one, given the problems of Greek printing :-), while a Hebrew
            printed text was very important to Jews anywhere.
            -*-*-*-*-*-*-*-*-*-*-*-*-*-*-*-*-*-*-*-*-*-*-*-*-*-*-*-*-*-*-*-

            Robert B. Waltz
            waltzmn@...

            Want more loudmouthed opinions about textual criticism?
            Try my web page: http://www.skypoint.com/~waltzmn
            (A site inspired by the Encyclopedia of NT Textual Criticism)
          • Michael Holmes
            Re the use of cursive scripts and ligatures in early printed editions of the NT: Metzger (Text of the NT, pp. 96) writes, The attempt was made to reproduce in
            Message 5 of 5 , Mar 4, 1999
              Re the use of cursive scripts and ligatures in early printed editions of the NT:
              Metzger (Text of the NT, pp. 96) writes,
              "The attempt was made to reproduce in print the appearance of minuscule
              Greek handwriting, with its numerous alternative forms of the same letter,
              as well as its many combinations of two or more letters (ligatures).
              Instead, therefore, of producing type for merely the twenty-four letters of
              the Greek alphabet, printers prepared about 200 different characters.
              (Subsequently these variant forms of the same letters were abandoned, until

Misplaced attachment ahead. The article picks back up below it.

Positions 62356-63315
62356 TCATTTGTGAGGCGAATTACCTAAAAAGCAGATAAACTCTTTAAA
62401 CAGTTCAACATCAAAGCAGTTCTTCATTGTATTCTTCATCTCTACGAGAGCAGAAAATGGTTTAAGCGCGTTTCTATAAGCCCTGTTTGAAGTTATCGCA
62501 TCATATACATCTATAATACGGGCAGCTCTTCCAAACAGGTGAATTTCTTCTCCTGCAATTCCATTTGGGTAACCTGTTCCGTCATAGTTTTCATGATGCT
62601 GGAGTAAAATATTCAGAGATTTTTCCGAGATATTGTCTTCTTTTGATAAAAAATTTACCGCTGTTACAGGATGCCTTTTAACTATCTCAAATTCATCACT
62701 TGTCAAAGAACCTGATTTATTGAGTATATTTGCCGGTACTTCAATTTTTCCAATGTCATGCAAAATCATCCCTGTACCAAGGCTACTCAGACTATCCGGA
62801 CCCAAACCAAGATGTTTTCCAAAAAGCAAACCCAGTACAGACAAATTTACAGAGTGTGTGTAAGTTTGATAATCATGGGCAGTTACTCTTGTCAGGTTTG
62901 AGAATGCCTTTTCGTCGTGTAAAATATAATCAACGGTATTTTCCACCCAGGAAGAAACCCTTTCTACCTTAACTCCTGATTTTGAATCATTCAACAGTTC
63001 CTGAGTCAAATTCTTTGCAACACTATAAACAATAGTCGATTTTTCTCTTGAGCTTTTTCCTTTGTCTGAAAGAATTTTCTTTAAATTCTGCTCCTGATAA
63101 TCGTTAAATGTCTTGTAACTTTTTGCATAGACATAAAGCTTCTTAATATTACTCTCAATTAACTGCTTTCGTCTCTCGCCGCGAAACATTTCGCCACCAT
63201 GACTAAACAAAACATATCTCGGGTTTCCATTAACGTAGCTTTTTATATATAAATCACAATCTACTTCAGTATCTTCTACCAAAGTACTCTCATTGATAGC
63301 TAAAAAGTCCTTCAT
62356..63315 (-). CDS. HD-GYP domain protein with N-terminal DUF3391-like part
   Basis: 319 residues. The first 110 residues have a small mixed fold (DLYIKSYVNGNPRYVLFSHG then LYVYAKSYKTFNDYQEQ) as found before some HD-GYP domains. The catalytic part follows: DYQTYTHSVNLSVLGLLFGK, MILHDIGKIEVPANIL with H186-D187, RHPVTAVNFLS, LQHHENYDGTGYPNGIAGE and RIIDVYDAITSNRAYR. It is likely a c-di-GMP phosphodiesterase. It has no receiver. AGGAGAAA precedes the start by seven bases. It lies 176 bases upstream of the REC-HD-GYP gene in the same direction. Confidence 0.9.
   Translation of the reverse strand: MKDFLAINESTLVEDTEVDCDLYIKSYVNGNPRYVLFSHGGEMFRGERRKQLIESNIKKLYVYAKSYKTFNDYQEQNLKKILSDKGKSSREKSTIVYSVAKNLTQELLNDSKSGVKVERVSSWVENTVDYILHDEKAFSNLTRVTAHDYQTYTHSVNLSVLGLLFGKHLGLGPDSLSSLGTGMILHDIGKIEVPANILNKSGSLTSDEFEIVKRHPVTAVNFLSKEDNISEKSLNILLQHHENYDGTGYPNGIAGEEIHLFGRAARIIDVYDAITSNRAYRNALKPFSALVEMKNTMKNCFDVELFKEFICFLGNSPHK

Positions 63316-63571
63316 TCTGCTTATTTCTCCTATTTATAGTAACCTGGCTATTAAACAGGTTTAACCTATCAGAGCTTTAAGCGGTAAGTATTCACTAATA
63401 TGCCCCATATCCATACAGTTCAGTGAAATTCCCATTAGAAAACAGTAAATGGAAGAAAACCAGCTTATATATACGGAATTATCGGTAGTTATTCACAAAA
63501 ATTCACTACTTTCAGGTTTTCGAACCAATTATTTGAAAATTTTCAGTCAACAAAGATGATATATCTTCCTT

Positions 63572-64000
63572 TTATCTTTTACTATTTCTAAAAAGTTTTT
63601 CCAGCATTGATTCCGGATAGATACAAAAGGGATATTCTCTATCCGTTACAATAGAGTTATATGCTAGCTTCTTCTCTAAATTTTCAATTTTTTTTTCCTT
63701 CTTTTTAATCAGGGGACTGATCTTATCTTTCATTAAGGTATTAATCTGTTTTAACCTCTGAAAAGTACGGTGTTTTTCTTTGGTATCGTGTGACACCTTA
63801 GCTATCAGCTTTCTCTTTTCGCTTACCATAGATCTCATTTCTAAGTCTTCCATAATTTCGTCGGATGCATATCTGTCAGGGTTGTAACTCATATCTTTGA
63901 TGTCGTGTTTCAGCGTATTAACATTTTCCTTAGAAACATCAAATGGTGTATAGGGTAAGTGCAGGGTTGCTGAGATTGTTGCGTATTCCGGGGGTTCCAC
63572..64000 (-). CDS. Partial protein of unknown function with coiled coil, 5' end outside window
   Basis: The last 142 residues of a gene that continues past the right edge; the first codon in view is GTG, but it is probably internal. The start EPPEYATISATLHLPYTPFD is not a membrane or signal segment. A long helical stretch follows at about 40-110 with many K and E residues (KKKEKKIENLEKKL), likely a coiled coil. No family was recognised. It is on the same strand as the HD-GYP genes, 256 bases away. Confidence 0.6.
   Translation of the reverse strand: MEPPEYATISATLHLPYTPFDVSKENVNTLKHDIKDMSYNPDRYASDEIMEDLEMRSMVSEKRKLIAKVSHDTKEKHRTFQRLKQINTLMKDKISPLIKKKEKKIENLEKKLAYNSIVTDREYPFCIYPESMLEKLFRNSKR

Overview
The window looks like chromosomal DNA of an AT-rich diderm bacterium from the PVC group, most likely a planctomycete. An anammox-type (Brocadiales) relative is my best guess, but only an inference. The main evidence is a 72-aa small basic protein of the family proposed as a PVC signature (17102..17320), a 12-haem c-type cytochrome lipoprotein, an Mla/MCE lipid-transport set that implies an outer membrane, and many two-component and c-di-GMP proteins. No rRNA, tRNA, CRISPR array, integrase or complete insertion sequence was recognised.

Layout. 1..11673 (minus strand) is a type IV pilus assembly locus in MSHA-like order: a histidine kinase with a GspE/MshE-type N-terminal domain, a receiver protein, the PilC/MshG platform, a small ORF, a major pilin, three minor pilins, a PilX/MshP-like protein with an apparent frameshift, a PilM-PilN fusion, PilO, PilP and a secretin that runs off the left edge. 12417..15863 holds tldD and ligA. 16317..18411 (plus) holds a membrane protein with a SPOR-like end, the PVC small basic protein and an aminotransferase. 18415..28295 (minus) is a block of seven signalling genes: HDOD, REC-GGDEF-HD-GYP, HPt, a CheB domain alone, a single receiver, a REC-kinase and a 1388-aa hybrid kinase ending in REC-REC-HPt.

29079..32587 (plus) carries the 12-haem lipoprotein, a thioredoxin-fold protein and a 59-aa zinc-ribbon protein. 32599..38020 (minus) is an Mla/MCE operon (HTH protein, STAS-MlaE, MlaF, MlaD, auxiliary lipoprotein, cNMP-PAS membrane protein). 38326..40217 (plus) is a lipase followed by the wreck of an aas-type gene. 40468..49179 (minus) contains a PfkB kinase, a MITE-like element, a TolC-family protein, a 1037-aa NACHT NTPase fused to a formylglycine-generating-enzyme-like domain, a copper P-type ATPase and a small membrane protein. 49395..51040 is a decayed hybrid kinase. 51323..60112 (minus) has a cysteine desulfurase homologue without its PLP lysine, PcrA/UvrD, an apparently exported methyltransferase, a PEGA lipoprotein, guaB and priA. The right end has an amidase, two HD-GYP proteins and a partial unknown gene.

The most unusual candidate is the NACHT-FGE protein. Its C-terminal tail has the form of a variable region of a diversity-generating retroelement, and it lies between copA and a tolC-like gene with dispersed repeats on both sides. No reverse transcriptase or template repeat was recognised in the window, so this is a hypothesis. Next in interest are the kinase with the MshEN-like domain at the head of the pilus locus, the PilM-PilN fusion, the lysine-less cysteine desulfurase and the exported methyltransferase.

today there remain only the two forms of the lower-case sigma"

              Mike Holmes


              At 12:32 PM 3/3/99 -0500, you wrote:
              >Hi,
              >
              >I have recently been making a study of the
              >early critical editions.
              >
              >It struck me as quite remarkable that editions
              >as late as Mill in 1707 still used a very cursive
              >script and ligatures.
              >
              >These must have been very difficult to typeset
              >and certainly much harder that using a regular
              >font - which the Complutasian appears to have.
              >
              >Apart from conservatism, does any one know why
              >they persisted in using this script?
              >
              >Regards
              >
              >Mike Bossingham
              >MikeBossingham@...
              >
              >